Ontario prepping awareness campaign on danger of marijuana ahead of legalization
The province’s campaign will highlight health and other dangers of pot – particularly to young adults.
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Think of it as Reefer Awareness, not Reefer Madness, an over-the-top 1936 film preaching the evils of marijuana.
With less than a year until the federal government legalizes recreational marijuana, Ontario is starting work on a public education campaign to highlight health and other dangers of pot – particularly to young adults.
Health Minister Eric Hoskins wants the effort to hit the airwaves, newspapers and social media well before the new pot law kicks in next July 1 with 19 the likely age of majority in this province.
“There’s strong evidence that the brain continues to develop up until roughly the age of 25 and evidence that cannabis use can negatively impact that,” he says.
That means possible memory problems, struggling with math and reading, general learning difficulties and a higher likelihood of becoming addicted to marijuana the younger someone starts, depending on usage levels, research suggests.
“The key to all of this is very strong public education so that parents and kids understand what the risks are, like with alcohol,” adds Hoskins, a physician himself.
“It’s about informed decision-making.”
The Canadian Medical Association and other health-care groups have been ramping up warnings about the use of cannabis by people under 25 as policies are being developed in Ottawa and provincial capitals.
“Children and youth are especially at risk for marijuana-related harms, given their brain is undergoing rapid, extensive development,” the association wrote in its latest brief to the federal government.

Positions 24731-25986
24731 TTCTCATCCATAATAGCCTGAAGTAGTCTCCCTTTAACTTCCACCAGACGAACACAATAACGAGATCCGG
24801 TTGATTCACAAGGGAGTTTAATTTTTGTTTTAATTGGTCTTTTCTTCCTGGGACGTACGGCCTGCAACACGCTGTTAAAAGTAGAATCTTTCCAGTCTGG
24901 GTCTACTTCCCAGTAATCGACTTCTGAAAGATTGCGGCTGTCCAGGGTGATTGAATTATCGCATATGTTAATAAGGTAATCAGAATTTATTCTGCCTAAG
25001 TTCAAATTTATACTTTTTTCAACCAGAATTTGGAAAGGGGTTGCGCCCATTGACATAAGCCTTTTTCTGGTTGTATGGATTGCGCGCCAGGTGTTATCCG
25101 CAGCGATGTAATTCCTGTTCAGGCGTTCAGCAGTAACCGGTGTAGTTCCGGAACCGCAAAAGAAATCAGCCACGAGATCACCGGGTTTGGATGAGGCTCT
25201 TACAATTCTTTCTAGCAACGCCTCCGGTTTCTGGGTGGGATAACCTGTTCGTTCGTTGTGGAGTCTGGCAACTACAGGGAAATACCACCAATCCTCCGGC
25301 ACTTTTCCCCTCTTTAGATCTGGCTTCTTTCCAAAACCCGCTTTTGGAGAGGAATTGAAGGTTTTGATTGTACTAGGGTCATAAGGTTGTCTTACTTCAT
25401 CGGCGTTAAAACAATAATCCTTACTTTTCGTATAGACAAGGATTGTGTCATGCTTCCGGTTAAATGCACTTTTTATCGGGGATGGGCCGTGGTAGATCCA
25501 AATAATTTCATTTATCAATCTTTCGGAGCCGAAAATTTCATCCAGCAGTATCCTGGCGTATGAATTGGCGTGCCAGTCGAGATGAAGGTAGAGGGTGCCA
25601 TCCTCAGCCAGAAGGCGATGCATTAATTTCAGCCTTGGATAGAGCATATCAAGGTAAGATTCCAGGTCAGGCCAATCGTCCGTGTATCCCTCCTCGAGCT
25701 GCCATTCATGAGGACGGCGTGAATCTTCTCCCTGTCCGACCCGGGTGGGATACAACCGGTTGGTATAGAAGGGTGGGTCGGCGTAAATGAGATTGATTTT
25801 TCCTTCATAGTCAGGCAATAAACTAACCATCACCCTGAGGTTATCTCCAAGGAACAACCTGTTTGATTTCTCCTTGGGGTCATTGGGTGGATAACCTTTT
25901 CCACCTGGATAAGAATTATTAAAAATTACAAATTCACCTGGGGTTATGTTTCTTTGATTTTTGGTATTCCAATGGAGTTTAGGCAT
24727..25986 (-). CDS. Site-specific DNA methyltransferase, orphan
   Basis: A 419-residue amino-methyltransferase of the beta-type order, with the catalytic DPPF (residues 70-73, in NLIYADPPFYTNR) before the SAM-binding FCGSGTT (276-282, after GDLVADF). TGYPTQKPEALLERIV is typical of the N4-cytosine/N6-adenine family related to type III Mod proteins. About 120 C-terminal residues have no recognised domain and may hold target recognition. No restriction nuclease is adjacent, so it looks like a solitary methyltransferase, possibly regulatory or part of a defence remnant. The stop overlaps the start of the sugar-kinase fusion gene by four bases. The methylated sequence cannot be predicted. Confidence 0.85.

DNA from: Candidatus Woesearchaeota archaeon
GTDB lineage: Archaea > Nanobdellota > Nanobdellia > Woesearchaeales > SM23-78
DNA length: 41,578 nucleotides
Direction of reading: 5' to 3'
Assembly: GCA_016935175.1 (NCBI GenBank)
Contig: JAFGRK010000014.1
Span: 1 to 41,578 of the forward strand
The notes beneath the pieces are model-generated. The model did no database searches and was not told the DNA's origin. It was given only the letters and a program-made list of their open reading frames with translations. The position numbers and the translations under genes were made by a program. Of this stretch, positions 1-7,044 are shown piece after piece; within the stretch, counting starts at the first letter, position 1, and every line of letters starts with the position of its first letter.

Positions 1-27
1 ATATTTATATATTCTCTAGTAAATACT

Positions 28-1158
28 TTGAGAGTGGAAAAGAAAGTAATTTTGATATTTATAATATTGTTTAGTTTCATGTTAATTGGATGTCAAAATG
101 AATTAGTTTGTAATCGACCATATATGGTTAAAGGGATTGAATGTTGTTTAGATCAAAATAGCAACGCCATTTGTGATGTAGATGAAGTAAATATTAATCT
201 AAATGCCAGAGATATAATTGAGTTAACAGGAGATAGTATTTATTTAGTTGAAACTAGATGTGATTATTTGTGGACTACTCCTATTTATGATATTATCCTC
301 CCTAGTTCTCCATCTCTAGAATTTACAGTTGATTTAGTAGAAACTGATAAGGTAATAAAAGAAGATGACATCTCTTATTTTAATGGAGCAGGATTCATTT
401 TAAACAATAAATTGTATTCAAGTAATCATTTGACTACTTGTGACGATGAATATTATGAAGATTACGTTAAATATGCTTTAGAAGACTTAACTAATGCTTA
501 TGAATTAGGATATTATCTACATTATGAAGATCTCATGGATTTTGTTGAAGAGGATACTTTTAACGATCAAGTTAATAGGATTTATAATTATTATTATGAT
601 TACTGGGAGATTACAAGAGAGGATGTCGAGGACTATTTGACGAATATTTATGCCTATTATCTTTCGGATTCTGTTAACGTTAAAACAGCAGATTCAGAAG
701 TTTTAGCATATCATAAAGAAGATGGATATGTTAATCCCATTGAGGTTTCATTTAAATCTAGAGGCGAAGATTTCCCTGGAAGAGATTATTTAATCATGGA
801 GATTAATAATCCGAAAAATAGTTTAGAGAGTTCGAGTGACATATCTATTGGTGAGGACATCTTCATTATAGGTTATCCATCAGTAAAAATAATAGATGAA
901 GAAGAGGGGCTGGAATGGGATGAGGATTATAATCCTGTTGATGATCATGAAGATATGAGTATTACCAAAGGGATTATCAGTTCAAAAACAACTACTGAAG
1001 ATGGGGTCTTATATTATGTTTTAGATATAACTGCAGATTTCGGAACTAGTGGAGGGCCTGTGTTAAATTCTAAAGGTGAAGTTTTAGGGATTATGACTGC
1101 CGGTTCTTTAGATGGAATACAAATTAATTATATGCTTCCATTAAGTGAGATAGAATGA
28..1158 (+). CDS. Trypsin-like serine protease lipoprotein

“Our understanding of the health effects of marijuana continues to evolve. Marijuana use is linked to several adverse health outcomes, including addiction, cardiovascular and pulmonary effects (e.g., chronic bronchitis), mental illness, and other problems, including cognitive impairment and reduced educational attainment. There seems to be an increased risk of chronic psychosis disorders, including schizophrenia, in persons with a predisposition to such disorders. The use of high potency products, higher frequency of use and early initiation are predictors of worse health outcomes.”
Pot use in the 15 to 24 age group is double that of the general population, the CMA noted in an earlier submission to the House of Commons, warning “awareness of Canadians to the harms of marijuana is generally low.”
Hoskins promised “a substantial public education campaign” to point out the dangers of pot, and is taking a leaf from policy makers in Colorado, where marijuana is already legal.
“One of the things that they have pointed out is that they wish, in retrospect, they had moved on the public education significantly before it became legal. They didn’t and so I’m taking that principle to heart. We can’t wait until July 1,” he adds.
“It doesn’t necessarily need to be hard-hitting. It needs to be memorable but, again, it’s what is the best way to get information across?”
Colorado’s Department of Public Health & Environment’s campaign includes online tip sheets with advice for youth, parents, pregnant women and on health impacts in general.
In many cases, the warnings are blunt: “Brain development is not complete until age 25. For the best chance to reach their full potential, youth should not use marijuana.”
The tip sheet for parents says “do not allow smoking in your home or around children. Marijuana smoke is not healthy. It has many of the same cancer-causing chemicals as tobacco smoke.”
Pregnant women and new mothers are cautioned about pot use, given that marijuana can pass into the womb and make it harder for the child to pay attention and learn. The active ingredient in marijuana, THC, can also get into breast milk.
Colorado also debunks some myths in its campaign, such as arguments like “since it’s legal, it must be safe” and “since it’s natural, it must be safe.”
While Hoskins has heard the push from some quarters to make the age of majority for marijuana higher than 19 for health reasons, he says that risks leaving a larger black market the federal legislation is intended to quash.
“If it’s too high…that age group is going to continue to find it in the illicit market.”